Her thirst for learning never abated. When she realized that Spanish was the unofficial second language in the Washington area, she decided at age 65 to learn it. She became a straight-A student in Spanish at the Alexandria campus of Northern Virginia Community College. In her 70s, she learned how to use the Internet, became a regular at health and book websites, and gleefully e-mailed friends and younger relatives all over the world.

      Aurora was diagnosed with pancreatic cancer in June 2004 after returning from an Asian vacation. Unfortunately the cancer was caught too late and was inoperable. She underwent chemotherapy for two months but became very jaundiced and had to be hospitalized on Sept. 8. True to form, while in the hospital she insisted on doing as much as she could for herself. “I can do it myself,” she kept saying. She thanked the nurses for the littlest things and apologized for what she felt were unpleasant tasks they had to do for her. When she could barely speak she was still reminding her children to write thank-you notes for the flowers and cards she received. The doctors marveled at the size of her entourage. “I’ve never seen anything like it,” one oncologist exclaimed. In typical Asian fashion, various members of her immediate family (which by now included a sister, Remy, who flew in from the Philippines to help care for her) were with her around the clock at the hospital.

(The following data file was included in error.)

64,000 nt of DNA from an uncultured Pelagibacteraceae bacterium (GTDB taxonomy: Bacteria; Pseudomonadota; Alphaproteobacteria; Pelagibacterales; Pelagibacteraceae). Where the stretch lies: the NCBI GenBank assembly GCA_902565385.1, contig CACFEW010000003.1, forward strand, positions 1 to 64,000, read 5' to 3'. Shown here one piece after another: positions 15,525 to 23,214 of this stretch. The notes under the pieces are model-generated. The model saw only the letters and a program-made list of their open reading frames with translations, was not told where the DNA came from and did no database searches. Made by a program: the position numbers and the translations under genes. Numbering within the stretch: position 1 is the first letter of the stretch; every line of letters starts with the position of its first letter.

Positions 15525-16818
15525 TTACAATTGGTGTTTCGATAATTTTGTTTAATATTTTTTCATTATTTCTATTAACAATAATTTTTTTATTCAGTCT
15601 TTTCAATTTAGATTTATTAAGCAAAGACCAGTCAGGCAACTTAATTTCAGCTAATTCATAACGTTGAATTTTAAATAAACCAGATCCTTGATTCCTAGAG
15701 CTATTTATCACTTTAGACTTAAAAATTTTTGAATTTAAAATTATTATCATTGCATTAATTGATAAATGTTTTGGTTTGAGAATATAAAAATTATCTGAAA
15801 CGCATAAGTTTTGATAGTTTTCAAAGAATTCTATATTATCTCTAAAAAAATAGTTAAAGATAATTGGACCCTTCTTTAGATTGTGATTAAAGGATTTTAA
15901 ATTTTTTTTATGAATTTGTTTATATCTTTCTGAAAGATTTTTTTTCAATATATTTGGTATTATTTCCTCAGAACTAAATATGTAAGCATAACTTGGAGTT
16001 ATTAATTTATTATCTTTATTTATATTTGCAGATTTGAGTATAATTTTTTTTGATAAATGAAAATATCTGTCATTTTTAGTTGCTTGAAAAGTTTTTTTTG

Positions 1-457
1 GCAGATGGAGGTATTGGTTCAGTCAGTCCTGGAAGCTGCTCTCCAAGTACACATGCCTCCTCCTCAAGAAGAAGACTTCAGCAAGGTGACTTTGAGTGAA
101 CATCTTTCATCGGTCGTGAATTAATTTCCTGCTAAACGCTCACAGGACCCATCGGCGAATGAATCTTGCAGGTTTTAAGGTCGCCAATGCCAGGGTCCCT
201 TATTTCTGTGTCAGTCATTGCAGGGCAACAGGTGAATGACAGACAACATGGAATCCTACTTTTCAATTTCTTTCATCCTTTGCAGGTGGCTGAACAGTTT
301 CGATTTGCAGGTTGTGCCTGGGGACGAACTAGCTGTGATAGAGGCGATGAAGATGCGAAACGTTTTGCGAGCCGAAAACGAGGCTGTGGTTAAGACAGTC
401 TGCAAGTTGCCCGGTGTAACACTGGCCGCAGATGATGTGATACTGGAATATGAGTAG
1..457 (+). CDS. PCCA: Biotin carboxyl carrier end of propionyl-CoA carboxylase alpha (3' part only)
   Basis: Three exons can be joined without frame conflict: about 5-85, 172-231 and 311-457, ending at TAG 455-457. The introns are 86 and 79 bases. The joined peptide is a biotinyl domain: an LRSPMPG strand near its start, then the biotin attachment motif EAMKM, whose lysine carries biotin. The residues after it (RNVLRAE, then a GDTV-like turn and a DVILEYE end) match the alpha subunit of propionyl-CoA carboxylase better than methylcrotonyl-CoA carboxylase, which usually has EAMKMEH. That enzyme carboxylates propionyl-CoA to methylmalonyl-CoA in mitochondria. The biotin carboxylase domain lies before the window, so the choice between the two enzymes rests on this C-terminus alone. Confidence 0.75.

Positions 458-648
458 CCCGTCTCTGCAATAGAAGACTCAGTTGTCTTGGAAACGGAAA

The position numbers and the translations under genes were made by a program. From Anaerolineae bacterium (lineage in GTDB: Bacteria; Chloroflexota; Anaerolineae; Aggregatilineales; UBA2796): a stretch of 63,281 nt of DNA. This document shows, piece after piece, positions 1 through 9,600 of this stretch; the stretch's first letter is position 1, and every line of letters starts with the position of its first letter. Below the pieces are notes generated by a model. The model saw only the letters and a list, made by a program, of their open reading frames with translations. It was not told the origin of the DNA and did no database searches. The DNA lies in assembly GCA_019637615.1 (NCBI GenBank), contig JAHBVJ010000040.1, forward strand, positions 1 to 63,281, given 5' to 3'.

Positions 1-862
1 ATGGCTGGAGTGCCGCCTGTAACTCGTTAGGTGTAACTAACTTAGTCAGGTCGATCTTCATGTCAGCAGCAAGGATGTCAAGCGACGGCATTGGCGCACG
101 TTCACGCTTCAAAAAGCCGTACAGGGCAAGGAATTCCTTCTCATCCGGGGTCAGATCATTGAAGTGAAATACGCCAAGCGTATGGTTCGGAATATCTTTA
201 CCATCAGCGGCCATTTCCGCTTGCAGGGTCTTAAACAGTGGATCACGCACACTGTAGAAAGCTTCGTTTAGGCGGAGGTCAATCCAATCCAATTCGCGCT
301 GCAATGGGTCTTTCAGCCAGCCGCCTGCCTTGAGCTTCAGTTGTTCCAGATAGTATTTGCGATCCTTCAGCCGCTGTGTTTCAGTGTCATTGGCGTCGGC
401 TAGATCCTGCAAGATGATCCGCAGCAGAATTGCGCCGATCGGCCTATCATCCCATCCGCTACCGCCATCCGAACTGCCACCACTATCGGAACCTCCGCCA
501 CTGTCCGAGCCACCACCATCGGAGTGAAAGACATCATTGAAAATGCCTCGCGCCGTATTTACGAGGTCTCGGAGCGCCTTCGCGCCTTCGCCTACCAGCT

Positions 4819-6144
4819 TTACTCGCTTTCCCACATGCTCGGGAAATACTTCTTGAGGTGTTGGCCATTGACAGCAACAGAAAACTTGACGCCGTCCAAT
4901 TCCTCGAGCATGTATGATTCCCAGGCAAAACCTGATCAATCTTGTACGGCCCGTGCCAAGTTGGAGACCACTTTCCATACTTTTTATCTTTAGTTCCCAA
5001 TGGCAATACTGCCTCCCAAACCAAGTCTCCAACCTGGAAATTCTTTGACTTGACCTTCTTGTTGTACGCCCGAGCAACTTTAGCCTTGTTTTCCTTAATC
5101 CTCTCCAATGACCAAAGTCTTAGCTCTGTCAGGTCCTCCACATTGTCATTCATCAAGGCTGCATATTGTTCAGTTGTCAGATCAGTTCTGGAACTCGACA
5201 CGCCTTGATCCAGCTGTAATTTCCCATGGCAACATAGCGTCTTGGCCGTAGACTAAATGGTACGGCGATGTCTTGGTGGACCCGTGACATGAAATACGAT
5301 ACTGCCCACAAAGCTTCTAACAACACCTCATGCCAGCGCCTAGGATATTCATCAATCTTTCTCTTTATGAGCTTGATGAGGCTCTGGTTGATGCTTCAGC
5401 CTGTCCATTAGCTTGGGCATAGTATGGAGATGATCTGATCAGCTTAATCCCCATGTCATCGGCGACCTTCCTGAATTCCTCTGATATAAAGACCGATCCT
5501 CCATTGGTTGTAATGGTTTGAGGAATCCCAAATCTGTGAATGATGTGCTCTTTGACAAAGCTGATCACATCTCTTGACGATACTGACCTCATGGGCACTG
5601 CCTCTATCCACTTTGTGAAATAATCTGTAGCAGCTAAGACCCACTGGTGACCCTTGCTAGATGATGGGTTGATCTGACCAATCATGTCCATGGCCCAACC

Despite a biliary drainage procedure on Monday, Sept. 13, to relieve her jaundice, her liver continued to fail. On Wednesday, Sept. 22, she quietly stopped breathing while her son was swabbing her dry lips with water at around 11:30 a.m. The doctors say she was in no pain.

      Aurora Tan is survived by her husband of 52 years, Johnny Chin-hian Tan; her son Edwin, a Marlo Furniture manager; her daughter Evelyn, a journalist; her son-in-law Paul Powers, an internet entrepreneur; and her grandson, Rudin, who works for a bakery in Virginia. She is also survived by her sisters Rosario, Daisy, Mia and Remy, brothers Tas and Roy, and many in-laws and great-nieces and great-nephews.

Posted 10/12/2004 03:01 pm by Eve